Marchant was able to step back a bit. She had gone through the challenges that come with being an athlete and a runner before, but this ended up being different.
“As a female athlete, there are body image issues that I dealt with as a teenager and into my 20s. As a professional athlete, there are issues with how my hormones affect me and the stress and anxiety of representing Canada and even becoming an Olympic athlete. By the end of 2016 and 2017, the bottom kind of fell out.”
When that happens, no one ever knows exactly how they will react. It caused Marchant to make some changes.
“I’ve always been able to push forward and that results in you not dealing with your stuff,” Marchant says. “I’ve actually learned a lot about myself and my body and my sport in general that I think when I build back and when I get back I will be that much better than before.”
Marchant began competing internationally later than many of her teammates and competitors. She owns two law degrees, one from the University of Ottawa and one from Michigan State University. Her education meant that competing for Canada didn’t begin until 2013 when she was 28 years old, turning 29, and Marchant believes that she has been able to use that.
“I’m resilient and I think being a quote-unquote, ‘older athlete,’ I have a different perspective coming in. When I have hard times or injuries or issues that come up, I have that life experience that kind of gives me the tools that allow me to research what is going on with the injury, what is going on with my health, my mental health and with running. Being a little bit older makes me that little bit wiser.”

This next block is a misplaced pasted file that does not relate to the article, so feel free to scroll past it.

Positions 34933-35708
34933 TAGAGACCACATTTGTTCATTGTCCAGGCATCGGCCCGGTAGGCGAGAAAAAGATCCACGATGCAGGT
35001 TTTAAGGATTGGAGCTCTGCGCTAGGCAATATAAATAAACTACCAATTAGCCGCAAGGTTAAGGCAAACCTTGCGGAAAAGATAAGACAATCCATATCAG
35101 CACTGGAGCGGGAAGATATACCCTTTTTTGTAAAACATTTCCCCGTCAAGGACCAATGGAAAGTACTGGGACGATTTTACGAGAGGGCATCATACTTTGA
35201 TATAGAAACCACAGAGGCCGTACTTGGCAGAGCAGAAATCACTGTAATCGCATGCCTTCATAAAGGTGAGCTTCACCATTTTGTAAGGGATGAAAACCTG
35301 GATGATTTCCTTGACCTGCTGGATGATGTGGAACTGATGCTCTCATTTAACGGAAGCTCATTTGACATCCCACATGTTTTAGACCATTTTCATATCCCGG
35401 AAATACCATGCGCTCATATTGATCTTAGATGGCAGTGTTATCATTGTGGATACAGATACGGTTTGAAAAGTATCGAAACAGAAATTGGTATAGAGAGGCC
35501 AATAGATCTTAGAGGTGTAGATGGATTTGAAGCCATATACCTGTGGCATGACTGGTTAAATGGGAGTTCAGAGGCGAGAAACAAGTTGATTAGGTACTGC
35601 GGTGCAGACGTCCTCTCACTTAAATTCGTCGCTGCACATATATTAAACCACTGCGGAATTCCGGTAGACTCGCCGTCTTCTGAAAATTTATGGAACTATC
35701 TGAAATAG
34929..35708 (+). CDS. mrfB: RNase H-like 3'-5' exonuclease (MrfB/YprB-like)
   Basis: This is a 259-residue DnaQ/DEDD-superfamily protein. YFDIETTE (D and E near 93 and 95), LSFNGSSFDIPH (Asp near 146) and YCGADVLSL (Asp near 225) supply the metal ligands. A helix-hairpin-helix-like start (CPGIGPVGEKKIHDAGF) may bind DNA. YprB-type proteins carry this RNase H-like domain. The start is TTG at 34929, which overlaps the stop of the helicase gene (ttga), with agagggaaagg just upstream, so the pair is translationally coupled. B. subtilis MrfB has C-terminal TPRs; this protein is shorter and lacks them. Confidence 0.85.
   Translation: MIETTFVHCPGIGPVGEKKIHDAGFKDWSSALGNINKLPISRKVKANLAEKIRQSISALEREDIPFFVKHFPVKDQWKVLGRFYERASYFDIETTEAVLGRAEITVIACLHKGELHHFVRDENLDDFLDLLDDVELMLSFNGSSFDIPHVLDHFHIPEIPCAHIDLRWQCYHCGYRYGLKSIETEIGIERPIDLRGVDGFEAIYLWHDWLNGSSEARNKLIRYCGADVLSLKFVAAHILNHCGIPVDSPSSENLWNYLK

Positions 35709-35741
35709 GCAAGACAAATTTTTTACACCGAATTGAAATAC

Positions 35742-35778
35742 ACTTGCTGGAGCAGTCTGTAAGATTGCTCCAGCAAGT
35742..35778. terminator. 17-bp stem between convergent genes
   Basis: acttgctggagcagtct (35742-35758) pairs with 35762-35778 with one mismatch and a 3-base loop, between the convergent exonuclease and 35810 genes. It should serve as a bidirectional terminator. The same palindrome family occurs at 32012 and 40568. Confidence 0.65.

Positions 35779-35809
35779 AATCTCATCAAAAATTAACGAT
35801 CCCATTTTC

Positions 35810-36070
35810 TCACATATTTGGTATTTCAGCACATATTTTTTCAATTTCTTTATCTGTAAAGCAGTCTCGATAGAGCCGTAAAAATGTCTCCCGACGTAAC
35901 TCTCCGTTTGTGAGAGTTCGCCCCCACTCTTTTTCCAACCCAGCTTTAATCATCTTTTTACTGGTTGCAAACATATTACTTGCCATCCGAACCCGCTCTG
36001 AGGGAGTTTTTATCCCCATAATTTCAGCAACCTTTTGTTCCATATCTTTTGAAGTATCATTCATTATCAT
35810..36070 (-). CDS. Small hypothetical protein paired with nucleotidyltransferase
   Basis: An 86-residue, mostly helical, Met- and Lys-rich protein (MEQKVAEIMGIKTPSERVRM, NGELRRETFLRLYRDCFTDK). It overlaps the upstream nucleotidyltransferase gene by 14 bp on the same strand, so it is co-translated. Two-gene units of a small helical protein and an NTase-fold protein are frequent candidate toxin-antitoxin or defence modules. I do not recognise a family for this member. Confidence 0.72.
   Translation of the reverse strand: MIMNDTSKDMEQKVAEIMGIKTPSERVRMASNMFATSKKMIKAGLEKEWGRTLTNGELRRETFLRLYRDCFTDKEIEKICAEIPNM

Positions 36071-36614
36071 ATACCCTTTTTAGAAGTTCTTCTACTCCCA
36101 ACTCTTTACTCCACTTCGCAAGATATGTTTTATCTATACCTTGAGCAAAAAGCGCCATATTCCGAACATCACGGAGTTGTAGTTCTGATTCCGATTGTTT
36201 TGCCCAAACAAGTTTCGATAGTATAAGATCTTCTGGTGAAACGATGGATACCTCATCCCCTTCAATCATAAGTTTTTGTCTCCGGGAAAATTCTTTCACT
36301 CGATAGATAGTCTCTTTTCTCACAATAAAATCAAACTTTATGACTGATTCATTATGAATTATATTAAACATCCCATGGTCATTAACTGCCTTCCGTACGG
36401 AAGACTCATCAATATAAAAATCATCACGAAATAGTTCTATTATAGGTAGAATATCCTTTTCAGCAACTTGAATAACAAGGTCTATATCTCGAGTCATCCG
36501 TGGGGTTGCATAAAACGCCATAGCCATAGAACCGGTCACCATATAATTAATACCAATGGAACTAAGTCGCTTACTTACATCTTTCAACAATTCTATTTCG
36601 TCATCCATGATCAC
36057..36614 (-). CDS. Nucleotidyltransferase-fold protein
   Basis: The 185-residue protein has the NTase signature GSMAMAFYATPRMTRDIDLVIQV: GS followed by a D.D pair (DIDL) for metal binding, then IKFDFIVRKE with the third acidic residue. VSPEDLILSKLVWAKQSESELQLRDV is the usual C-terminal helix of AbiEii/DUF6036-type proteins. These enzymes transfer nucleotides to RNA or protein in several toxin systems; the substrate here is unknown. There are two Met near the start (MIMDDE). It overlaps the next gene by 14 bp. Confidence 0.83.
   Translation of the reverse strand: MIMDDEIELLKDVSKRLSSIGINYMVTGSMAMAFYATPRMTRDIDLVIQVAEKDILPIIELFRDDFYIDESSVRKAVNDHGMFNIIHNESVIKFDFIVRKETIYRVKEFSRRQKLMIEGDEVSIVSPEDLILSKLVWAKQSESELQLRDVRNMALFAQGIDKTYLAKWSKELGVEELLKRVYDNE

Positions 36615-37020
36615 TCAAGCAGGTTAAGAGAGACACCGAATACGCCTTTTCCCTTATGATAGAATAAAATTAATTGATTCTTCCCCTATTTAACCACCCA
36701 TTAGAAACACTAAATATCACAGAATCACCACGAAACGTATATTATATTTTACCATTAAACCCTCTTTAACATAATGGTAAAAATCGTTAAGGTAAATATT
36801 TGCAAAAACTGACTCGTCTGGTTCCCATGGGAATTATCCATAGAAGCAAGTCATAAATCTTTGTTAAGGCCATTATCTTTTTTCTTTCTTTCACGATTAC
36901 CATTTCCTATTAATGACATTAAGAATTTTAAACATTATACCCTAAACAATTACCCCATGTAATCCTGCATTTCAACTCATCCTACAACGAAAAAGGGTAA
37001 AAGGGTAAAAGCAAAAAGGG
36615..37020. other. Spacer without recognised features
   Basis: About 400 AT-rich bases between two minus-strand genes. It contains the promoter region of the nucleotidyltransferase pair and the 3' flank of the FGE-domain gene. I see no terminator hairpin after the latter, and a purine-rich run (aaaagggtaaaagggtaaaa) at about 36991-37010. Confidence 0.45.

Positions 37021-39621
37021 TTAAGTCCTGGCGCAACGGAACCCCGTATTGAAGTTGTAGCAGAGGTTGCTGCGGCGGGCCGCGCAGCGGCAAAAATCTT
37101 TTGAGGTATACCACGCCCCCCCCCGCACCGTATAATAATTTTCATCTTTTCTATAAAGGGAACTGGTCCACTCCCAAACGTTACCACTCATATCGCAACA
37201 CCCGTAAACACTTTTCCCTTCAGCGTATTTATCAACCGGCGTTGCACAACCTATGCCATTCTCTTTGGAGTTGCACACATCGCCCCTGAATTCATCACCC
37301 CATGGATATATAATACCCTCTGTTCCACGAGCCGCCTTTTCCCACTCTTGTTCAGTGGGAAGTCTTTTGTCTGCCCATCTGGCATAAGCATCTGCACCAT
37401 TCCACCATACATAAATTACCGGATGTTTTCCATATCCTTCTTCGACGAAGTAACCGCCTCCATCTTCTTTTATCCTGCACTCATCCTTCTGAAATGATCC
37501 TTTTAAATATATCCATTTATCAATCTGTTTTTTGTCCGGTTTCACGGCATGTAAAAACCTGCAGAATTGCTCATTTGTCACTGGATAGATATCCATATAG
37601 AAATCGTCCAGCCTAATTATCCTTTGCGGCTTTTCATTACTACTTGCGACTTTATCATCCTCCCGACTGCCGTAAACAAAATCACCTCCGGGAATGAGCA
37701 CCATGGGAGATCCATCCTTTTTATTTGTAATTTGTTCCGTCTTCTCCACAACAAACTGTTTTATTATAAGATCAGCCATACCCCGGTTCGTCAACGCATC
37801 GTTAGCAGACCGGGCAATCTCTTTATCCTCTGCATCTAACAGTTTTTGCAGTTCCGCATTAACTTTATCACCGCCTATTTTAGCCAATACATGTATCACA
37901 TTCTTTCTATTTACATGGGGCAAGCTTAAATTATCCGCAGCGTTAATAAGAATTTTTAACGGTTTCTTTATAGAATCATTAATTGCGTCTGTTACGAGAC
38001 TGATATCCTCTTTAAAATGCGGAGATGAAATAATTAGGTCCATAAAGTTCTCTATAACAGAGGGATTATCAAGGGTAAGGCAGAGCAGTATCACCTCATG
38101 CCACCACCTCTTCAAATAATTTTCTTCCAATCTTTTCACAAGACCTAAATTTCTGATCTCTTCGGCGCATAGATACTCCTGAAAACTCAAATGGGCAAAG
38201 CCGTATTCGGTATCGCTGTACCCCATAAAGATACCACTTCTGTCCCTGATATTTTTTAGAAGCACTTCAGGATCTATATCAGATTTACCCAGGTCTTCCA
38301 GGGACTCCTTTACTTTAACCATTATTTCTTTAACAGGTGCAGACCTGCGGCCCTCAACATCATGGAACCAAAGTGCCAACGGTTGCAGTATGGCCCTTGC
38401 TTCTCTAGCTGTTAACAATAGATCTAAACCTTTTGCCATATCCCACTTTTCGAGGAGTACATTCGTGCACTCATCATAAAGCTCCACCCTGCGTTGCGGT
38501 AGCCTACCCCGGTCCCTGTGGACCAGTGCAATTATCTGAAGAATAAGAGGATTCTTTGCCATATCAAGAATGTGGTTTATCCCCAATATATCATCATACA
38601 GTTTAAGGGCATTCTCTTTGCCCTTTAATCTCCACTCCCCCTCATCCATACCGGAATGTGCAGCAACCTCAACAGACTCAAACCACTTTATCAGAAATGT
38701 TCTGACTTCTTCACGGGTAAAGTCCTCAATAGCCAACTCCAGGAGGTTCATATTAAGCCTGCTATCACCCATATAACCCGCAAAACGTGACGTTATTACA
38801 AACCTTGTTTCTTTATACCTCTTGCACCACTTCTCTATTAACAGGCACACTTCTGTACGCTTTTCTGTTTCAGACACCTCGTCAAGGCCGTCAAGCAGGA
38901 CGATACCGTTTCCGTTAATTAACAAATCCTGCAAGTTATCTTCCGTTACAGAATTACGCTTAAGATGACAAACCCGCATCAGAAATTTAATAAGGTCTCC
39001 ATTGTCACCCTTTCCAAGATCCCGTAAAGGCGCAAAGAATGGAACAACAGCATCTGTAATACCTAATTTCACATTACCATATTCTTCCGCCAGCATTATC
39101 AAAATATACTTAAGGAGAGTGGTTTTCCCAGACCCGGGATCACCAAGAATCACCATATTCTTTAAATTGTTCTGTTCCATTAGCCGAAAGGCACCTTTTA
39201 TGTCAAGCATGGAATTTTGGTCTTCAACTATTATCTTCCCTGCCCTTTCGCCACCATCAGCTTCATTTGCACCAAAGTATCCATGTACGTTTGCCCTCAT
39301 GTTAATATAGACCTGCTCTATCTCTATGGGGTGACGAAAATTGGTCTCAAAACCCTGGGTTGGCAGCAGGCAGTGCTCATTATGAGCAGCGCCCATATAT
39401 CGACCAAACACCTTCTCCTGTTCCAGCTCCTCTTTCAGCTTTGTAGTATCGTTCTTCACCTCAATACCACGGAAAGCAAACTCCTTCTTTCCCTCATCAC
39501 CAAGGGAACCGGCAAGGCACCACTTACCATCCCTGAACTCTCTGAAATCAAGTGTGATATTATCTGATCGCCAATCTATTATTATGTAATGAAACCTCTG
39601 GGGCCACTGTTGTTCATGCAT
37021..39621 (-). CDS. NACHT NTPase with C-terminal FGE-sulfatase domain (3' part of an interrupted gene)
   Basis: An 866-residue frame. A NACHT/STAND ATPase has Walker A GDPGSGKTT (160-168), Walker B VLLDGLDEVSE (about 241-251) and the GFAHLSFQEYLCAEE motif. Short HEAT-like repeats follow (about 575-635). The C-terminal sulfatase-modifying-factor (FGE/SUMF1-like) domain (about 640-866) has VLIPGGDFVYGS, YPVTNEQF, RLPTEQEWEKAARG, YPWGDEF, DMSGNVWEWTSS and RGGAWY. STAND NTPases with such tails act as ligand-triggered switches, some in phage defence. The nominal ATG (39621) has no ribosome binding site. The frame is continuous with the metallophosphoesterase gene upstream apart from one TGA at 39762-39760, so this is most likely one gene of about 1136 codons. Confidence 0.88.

That has permitted Marchant to deal with her current road back to competing differently.
Through a partnership with Shopper’s Drug Mart, Marchant has introduced and made use of a program that helps to set a baseline for a Mental Self Check and it has been one of the tools she has made use of as she builds back to top competition levels.
One of the others is time.
“I’ve already checked all my boxes,” Marchant explains. “I’ve had a great career up to now. The old Lanni would have rushed back before I was ready. The new, well-rounded Lanni wants to make sure I’m doing everything correctly.”
At 34, Marchant needs only look to her Team Canada teammate Krista DuChene, who was 39 in Rio, to know that she still has years of high-level competition left if she so desires.
“I’ve learned since the Olympics that moving my body isn’t just to make me a professional athlete, it’s to make me a more well-rounded and happier person.”
Since she is back living in London on a full-time basis now, don’t be surprised if you happen to see the five feet, one inch, dynamo out on the paths, trails or roads in and around the city. If you do, make sure you look closely. The toughness and all-out determination of the world-class athlete is still there, but from all she has been through since the Olympics in Rio, there is something new in Lanni Marchant: a newfound respect for both her physical and mental health that will no doubt have her striving for and reaching new heights in all facets of her life.